Credit Where Credit Is Due – Aussie Sub Force Future
The debate over the future of Australia’s defense posture seemed settled with the 2009 White Paper. Australia would acquire a capable force of 100 F-35 stealth fighters, a small but capable AAW surface force able to interface seamlessly with USN battle groups, and a surprising twelve new submarines to continue the trend in Southeast Asia and Oceania of increasingly numerous and capable undersea forces. However, anointing a plan in a defense paper is a far cry from actually acquiring the capability sought, and the submarine program has many questions still to answer. Unfortunately it seems that as far as the government is concerned, there is no question that the future submarine force will be diesel-electric.
The problem with this is that diesel-electric subs are a poor fit for what Australia wants to do with them. This has not escaped the notice of independent researchers and analysts. I suggest everyone interested in such matters to read Simon Cowan’s report “The Future Submarine Project Should Raise Periscope For Another Look,” or at least read his summary at The Diplomat. It is an excellent review of the issue and cost estimates.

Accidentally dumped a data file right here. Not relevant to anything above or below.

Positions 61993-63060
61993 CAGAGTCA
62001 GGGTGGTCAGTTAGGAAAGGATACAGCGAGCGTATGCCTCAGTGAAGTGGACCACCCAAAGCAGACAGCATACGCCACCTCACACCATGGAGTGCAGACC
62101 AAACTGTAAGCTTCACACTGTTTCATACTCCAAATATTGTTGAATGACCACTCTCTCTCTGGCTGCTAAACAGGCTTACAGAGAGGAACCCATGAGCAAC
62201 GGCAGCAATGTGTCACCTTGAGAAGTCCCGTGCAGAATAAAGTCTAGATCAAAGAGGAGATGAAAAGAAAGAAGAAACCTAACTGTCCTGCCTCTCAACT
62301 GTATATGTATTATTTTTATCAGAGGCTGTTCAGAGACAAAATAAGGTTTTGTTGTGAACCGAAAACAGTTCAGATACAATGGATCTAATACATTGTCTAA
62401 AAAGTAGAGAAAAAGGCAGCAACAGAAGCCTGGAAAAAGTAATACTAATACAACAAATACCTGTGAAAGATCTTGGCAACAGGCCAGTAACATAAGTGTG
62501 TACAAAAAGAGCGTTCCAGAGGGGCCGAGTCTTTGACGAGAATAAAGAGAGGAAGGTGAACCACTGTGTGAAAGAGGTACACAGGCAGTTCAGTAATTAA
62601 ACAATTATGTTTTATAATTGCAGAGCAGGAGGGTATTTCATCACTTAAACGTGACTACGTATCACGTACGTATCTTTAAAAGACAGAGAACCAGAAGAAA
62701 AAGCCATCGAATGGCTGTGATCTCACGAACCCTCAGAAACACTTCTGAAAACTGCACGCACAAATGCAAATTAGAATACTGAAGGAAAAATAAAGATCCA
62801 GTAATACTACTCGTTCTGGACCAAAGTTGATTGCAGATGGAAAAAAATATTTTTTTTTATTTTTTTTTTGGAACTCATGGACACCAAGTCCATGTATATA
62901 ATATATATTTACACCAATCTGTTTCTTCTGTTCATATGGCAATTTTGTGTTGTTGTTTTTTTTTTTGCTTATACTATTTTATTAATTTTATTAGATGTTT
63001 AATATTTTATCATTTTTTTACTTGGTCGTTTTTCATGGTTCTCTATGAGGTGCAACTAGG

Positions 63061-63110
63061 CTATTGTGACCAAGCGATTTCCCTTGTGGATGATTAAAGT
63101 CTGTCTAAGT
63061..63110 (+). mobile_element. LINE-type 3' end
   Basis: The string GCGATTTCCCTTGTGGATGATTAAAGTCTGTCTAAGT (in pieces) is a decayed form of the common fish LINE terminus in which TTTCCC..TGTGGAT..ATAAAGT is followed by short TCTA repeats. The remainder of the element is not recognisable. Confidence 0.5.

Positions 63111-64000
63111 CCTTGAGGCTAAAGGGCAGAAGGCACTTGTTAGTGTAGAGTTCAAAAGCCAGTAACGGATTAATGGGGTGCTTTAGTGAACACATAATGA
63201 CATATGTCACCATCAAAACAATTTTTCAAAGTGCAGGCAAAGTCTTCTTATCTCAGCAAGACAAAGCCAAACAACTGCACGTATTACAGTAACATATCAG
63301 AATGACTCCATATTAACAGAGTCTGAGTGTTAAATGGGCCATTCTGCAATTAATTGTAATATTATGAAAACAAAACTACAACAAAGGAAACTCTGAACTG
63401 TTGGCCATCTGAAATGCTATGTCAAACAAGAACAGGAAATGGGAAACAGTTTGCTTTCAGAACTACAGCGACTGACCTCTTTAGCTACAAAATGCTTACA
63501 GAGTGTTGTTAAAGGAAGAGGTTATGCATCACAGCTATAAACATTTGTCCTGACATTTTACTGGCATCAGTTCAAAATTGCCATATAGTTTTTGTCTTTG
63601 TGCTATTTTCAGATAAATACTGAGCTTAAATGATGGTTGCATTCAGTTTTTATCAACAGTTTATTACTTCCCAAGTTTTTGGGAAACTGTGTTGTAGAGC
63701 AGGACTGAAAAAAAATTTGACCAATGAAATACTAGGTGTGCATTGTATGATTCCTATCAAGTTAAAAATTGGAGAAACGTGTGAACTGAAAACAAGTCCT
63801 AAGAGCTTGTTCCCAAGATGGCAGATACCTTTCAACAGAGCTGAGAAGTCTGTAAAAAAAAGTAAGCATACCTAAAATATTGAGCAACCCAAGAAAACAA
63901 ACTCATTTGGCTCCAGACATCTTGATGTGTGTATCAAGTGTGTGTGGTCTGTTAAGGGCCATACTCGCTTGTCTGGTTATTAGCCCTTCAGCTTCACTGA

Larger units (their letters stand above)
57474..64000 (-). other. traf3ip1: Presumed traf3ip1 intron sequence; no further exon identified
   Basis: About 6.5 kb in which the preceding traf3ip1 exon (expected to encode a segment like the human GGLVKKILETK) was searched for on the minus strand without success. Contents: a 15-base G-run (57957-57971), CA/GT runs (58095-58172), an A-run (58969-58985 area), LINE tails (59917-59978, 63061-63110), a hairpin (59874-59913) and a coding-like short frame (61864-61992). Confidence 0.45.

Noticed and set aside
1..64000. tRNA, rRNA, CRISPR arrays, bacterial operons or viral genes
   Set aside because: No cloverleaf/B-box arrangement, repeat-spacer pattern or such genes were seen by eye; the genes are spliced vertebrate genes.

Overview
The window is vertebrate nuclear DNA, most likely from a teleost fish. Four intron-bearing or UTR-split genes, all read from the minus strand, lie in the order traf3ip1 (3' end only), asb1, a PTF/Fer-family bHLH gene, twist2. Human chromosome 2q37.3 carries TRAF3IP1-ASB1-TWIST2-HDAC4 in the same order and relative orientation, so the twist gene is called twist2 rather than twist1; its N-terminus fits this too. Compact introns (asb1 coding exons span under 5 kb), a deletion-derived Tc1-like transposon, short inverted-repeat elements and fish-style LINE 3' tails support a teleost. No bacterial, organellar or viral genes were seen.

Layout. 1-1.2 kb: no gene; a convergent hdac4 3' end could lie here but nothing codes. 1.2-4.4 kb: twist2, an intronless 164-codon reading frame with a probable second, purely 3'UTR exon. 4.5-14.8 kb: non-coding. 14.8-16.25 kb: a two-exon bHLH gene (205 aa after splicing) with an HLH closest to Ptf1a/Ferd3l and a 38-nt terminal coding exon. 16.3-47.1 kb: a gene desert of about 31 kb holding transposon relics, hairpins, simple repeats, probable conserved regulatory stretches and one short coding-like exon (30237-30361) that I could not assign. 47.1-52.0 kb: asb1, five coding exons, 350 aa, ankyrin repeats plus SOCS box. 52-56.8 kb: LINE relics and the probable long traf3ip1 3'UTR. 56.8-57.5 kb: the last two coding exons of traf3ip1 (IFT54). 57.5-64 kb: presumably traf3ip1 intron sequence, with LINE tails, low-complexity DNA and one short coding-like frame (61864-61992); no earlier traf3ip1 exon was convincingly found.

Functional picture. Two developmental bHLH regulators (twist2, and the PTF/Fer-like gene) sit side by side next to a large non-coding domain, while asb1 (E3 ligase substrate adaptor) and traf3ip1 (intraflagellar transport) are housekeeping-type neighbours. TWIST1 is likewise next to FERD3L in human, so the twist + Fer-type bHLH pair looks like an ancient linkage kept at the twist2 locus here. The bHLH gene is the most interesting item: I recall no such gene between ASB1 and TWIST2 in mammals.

Which brings us to Australia’s decisions thus far. Reasonably speaking, we are done with the wars of industrial weight of the 20th century. In today’s fast-paced environment, you go to war with what you have. It takes years to build new warships, so having domestic building capacity is largely irrelevant to warfighting ability. Any big war in Oceania will be decided far more quickly than that. Nor would Australia fight a big war without the US, so arguments based on that are also irrelevant.
Ultimately, the only reasonable argument for an Australian submarine solution is as a make-work program that supports Australian industry with defense dollars. However, that doesn’t make a lot of sense – it is not as if the industrial capacity being supported in this case is vital to Australia once the trouble-plagued Collins class is retired, and defense funds should be focused on providing the best capability for the taxpayer dollar, not on corporate welfare. Acquiring a force of Virginia-class SSN’s is clearly the superior solution for Australia’s future defense posture, and would cost far less than a domestic solution.
Military procurement programs tend to range widely between success and failure; the Virginia class has been an example of success, with world-beating performance on time and on budget – and that on a decreasing budget, no less. This is an excellent program that Australia would do well to join. Particularly when the current plan is a new Collins class. If the Australian government wants to use defense money in a domestic make-work program, they can use the 10-20 billion (AUS) dollars they would save and put it in a dedicated make-work program. In the meantime, let those Aussie submariners enjoy having a superior submarine capability. It is a win-win, and Simon Cowan deserves credit for keeping the superior SSN solution in the discussion space.